Interview: Faint Keyboardist Jacob Thiele



In 2001, the Faint released Danse Macabre, which practically created the template for the new-wave/dance-punk revival which occurred two years later. Since then, the Omaha quintet has stayed barely under the radar and just ahead of the curve. Keyboardist Jacob Thiele took a break from the band's hectic European tour to speak about touring in a broken economy and Fasciination, the band's first self-released album. The Faint plays with the Pragmatic and the Show is the Rainbow on Friday night, December 12, at the Pageant. Tickets are $17.50 if you buy 'em today, $20 tomorrow.  


It sounds loud over there!

Yeah, a little bit. We're in Porto, Portugal and the venue is a huge concert hall that has lots of different rooms. I'm backstage right now. We're playing an upstairs bar adjacent to a large hall that we saw a symphony perform in last night. Tonight there's some piano things going on, some Schoenberg and stuff like that.

It almost sounds like [Omaha's Saddle Creek-run venue] Slowdown.

Almost, except this is a 77 million dollar structure. It looks like one of those giant cargo things in Star Wars that the Jawas live in.

Ecomony issues in UK touring?

It's hard to say because we don't tour over here as often as we do in the states. I know the European economy is struggling along with other parts of the world, but the crowds seem really normal over here this time. We haven't played here in three years prior to this year, so maybe if we were here more often and things were the same every time, I'd say it was affecting us. But it's hard to notice it here right now. In the US we can see it because we're there a lot more often and we have certain expectations. Some of our shows in the states are getting moved to smaller venues. And it's unfortunate, a lot of promoters are really struggling right now.

Why did you go decide to release Fasciination independently?

It has just kind of been our mentality to be very DIY about things lately. For Fasciination, we did all the production ourselves, so by the time it was time to release it, we had already decided to do something different and not release it on Saddle Creek. We wanted to extend our creative control to the business side of things and to have our hands on everything. It's a little risky. We kind of look at our careers as something we'd like to sustain, and we don't really just want a quick buck by signing to a new label, so it was a good thing for us and maybe we've opened up our own doors for future releases if we want to.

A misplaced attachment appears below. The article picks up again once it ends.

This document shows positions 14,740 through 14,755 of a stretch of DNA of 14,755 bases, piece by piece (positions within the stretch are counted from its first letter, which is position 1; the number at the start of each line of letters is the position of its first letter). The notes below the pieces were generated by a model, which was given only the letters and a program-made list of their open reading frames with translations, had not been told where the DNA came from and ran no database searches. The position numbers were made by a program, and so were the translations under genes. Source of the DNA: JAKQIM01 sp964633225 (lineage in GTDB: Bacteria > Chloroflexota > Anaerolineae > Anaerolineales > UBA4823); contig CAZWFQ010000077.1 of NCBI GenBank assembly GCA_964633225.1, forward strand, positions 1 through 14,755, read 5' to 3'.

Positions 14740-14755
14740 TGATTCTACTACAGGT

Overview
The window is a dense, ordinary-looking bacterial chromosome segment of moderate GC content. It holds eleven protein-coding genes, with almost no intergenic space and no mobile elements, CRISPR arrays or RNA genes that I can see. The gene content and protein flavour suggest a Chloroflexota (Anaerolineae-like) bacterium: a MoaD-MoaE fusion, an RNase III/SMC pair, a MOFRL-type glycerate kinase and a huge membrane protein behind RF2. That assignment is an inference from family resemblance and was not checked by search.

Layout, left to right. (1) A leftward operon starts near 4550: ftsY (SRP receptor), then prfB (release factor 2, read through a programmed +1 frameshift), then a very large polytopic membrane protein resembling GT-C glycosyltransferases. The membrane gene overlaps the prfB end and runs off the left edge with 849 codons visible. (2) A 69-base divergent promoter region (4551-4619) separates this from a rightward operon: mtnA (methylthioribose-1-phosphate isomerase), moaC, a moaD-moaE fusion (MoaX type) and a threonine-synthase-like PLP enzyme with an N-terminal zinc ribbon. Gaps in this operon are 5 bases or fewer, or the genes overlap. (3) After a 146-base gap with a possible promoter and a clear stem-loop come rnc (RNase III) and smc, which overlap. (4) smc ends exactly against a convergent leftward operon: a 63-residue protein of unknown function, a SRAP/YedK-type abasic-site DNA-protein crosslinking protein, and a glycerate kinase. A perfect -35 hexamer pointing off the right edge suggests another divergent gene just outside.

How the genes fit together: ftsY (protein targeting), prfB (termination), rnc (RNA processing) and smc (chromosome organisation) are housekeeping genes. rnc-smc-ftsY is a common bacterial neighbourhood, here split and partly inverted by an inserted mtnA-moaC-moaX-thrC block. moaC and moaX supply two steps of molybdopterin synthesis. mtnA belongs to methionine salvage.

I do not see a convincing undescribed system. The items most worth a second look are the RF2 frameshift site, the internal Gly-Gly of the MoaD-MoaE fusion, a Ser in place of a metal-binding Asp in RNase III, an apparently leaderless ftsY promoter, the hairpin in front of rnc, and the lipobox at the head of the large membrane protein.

It seemed like a strange move, just because the Faint has always been identified with Saddle Creek.

Yeah, well, that label used to be something different than it is now. When we were starting out, Saddle Creek was more of a collective and the artists were a lot more involved with the business end, but that eventually became impractical. So the label became more of a business, which happens to almost any label when there are that many people involved. And that's cool, but we kind of missed being a part of the decision-making process and having creative control, not that they ever limited our creativity in any way. With Wet From Birth, we felt like we weren't really branching out to any sort of new audience, and we kind of knew exactly what would happen if we released another album on Saddle Creek. We were excited about doing something more uncertain. Like I said, it's risky, but in the end we're a whole lot happier and now we can hopefully use this as a vehicle to put out more Faint records and maybe some other records that we like.